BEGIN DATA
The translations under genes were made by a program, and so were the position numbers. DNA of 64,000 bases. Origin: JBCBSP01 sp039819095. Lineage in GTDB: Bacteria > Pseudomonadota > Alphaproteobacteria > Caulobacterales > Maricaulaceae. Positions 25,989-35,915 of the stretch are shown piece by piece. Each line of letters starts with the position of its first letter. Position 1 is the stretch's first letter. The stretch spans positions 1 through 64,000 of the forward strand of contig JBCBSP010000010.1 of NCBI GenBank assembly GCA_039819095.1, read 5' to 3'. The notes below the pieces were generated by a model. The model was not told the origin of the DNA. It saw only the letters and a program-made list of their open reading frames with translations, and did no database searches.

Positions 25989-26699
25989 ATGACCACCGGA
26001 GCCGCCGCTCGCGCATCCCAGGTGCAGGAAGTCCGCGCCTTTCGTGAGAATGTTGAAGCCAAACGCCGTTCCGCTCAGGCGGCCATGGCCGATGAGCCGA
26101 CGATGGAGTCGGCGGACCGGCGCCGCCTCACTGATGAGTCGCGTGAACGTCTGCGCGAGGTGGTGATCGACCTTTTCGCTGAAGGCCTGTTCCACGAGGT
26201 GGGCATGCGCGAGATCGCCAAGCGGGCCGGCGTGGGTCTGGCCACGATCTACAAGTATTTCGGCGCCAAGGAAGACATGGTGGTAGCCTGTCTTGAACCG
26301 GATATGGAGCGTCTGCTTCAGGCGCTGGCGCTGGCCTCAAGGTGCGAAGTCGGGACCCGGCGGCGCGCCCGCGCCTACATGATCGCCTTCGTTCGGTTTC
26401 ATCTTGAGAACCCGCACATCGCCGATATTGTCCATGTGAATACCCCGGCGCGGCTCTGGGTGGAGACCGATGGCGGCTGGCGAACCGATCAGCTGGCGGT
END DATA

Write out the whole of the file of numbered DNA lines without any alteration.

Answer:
The translations under genes were made by a program, and so were the position numbers. DNA of 64,000 bases. Origin: JBCBSP01 sp039819095. Lineage in GTDB: Bacteria > Pseudomonadota > Alphaproteobacteria > Caulobacterales > Maricaulaceae. Positions 25,989-35,915 of the stretch are shown piece by piece. Each line of letters starts with the position of its first letter. Position 1 is the stretch's first letter. The stretch spans positions 1 through 64,000 of the forward strand of contig JBCBSP010000010.1 of NCBI GenBank assembly GCA_039819095.1, read 5' to 3'. The notes below the pieces were generated by a model. The model was not told the origin of the DNA. It saw only the letters and a program-made list of their open reading frames with translations, and did no database searches.

Positions 25989-26699
25989 ATGACCACCGGA
26001 GCCGCCGCTCGCGCATCCCAGGTGCAGGAAGTCCGCGCCTTTCGTGAGAATGTTGAAGCCAAACGCCGTTCCGCTCAGGCGGCCATGGCCGATGAGCCGA
26101 CGATGGAGTCGGCGGACCGGCGCCGCCTCACTGATGAGTCGCGTGAACGTCTGCGCGAGGTGGTGATCGACCTTTTCGCTGAAGGCCTGTTCCACGAGGT
26201 GGGCATGCGCGAGATCGCCAAGCGGGCCGGCGTGGGTCTGGCCACGATCTACAAGTATTTCGGCGCCAAGGAAGACATGGTGGTAGCCTGTCTTGAACCG
26301 GATATGGAGCGTCTGCTTCAGGCGCTGGCGCTGGCCTCAAGGTGCGAAGTCGGGACCCGGCGGCGCGCCCGCGCCTACATGATCGCCTTCGTTCGGTTTC
26401 ATCTTGAGAACCCGCACATCGCCGATATTGTCCATGTGAATACCCCGGCGCGGCTCTGGGTGGAGACCGATGGCGGCTGGCGAACCGATCAGCTGGCGGT